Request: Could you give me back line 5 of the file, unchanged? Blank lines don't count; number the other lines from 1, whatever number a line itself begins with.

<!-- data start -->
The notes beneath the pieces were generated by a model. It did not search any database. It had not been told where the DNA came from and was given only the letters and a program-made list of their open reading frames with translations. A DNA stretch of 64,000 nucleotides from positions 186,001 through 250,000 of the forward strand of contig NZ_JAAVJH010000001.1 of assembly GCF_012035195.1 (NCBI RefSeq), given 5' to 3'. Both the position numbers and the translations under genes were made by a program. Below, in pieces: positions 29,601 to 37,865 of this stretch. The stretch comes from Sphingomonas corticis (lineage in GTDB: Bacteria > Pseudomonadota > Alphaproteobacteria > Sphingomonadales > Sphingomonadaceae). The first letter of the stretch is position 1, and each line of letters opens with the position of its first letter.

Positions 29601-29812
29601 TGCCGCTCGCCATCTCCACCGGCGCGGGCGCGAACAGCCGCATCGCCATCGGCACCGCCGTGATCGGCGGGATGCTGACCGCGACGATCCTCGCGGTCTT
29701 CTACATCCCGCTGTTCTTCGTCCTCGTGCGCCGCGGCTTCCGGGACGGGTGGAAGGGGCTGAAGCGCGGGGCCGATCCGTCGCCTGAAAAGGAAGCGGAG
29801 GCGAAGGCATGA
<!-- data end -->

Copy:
29801 GCGAAGGCATGA